In mid 2016, an Indian tea company (TE-A-ME) has delivered 6,000 tea bags to Donald Trump and launched a video content on YouTube and Facebook. The video campaign received various awards including most creative PR stunt in Southeast Asia after receiving 52000+ video shares, 3.1M video view in first 72-hour and hundreds of publication mentions (including Mashable, Quartz, Indian Express, Buzzfeed) across 80+ countries.
Simply master short form copy before you learn long form copy. Long form copy could be a 5-page landing page, or writing the script for a long webinar, or crafting a lengthy direct-mail piece. It often takes years to hone in on your craft and learn how to write really great long form copy. That’s why it’s best to start by learning short form copy, especially when you’re first starting out.
Some companies may have marketing teams of far more than 18. Here at HubSpot, for example, we have a team of nearly 100. Even so, we stick to a team structure quite similar to the structure an 18-person marketing team might use -- with one modification. Design is broken off of the Content Team, and relegated to a separate team. This might make sense for your organization, too, if you find that:
I got my first writing gig on Upwork, helping a guy rewrite some content for his ecolodge website. The pay was only about 5 bucks each, but after I’d helped him with a few pages and blog posts he asked me to help him respond to his customer reviews on TripAdvisor for $125. I’ve gotten a few more clients since then, and not one of them has come from my website; it’s all either been through Upwork (mostly small-time) or from talking to friends and family (much more profitable).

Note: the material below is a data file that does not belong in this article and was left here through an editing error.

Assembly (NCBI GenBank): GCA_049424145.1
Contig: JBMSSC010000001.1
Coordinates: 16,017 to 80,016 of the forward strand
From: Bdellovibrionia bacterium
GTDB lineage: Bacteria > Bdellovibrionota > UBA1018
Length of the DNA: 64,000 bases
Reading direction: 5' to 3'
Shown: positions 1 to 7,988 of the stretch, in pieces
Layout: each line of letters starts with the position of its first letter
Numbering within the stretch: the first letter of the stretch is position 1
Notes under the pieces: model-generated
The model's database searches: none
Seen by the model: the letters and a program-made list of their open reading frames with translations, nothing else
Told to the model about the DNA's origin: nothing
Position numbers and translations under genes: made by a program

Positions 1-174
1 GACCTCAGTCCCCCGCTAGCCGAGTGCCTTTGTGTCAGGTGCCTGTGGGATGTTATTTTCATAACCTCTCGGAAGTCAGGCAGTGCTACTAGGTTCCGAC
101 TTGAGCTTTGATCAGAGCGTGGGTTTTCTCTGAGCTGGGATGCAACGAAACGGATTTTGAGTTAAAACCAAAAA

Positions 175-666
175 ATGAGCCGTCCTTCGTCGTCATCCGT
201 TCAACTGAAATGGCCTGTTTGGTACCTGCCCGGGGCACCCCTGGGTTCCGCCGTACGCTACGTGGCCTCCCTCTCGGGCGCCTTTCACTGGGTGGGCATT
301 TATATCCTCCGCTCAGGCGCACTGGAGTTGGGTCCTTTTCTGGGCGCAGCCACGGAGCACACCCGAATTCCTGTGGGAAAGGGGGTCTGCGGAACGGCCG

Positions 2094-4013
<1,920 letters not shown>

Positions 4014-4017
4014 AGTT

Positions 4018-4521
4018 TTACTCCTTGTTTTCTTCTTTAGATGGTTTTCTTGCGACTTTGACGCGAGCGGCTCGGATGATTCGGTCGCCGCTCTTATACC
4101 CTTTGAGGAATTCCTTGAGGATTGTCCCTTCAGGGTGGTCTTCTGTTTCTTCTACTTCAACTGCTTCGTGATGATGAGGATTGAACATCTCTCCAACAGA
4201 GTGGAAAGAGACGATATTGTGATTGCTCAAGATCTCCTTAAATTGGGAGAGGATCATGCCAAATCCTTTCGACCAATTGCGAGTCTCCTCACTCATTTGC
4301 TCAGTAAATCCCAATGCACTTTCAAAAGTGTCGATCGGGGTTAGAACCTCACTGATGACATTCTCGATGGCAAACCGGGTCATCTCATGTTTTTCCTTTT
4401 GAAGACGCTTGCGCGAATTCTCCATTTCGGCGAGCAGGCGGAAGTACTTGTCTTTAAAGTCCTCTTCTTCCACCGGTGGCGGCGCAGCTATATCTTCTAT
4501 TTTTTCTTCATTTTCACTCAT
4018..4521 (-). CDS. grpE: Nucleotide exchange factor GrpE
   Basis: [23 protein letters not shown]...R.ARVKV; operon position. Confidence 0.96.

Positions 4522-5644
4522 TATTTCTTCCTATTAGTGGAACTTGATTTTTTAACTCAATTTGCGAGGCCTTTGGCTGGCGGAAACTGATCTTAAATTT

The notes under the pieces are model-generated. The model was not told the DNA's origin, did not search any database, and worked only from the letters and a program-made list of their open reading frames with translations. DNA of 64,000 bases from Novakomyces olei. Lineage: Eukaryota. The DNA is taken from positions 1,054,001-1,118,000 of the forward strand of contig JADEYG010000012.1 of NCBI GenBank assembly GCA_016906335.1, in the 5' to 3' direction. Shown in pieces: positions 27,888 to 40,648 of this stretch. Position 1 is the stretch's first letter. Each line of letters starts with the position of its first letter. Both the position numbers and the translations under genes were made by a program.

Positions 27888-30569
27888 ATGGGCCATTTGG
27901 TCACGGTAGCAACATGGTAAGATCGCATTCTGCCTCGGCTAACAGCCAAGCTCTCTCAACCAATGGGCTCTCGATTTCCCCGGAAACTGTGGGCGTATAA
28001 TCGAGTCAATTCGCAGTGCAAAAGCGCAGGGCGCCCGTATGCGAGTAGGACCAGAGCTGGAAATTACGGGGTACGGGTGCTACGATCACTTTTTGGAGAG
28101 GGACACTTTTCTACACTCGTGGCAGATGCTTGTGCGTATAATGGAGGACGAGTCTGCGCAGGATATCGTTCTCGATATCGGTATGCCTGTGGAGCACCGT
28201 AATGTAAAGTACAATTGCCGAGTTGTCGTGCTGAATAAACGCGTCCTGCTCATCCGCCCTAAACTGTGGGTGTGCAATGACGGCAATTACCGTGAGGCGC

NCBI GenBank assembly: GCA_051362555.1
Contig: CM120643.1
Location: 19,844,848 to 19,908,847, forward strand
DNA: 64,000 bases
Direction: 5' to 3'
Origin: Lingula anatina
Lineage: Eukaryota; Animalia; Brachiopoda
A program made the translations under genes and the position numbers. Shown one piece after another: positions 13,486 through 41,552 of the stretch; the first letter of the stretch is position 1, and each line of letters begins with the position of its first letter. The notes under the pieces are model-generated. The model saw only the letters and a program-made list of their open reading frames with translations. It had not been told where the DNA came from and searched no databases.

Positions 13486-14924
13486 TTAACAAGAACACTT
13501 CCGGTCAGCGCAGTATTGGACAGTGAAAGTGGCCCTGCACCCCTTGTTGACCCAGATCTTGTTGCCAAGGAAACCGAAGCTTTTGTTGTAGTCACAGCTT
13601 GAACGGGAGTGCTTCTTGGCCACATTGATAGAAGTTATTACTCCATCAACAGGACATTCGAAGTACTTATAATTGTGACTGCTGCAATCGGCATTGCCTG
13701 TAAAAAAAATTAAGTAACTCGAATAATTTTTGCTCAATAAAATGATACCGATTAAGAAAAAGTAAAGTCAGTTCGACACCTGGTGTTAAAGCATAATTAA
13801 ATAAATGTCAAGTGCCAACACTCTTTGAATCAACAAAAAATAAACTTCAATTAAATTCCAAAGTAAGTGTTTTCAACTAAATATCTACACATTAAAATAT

While it's true Google can do a lot of the distribution work for you, it hinges on making smart decisions with your content strategy. In other words, Google might distribute the content you create, but it might distribute it onto page 32. Your job is to make sure as much content as possible appears as high up on page one as possible. This means your writers should be working closely with your SEO specialist to determine what keywords to go after -- ideally a combination of long tail terms and head terms, at an appropriate level of competitiveness given your domain authority and how aggressively you can go after the terms. Of course, that content should also be optimized for on-page SEO to improve its chances of ranking highly.
Businesses focused on increasing sales through content marketing should look at traditional e-commerce metrics including click-through-rate from a product-page to check-out and completion rates at the check-out. Altogether, these form a conversion funnel. Moreover, to better understand customers' buying habits, they should look at other engagement metrics like time spent per page, number of product-page visits per user, and re-engagement.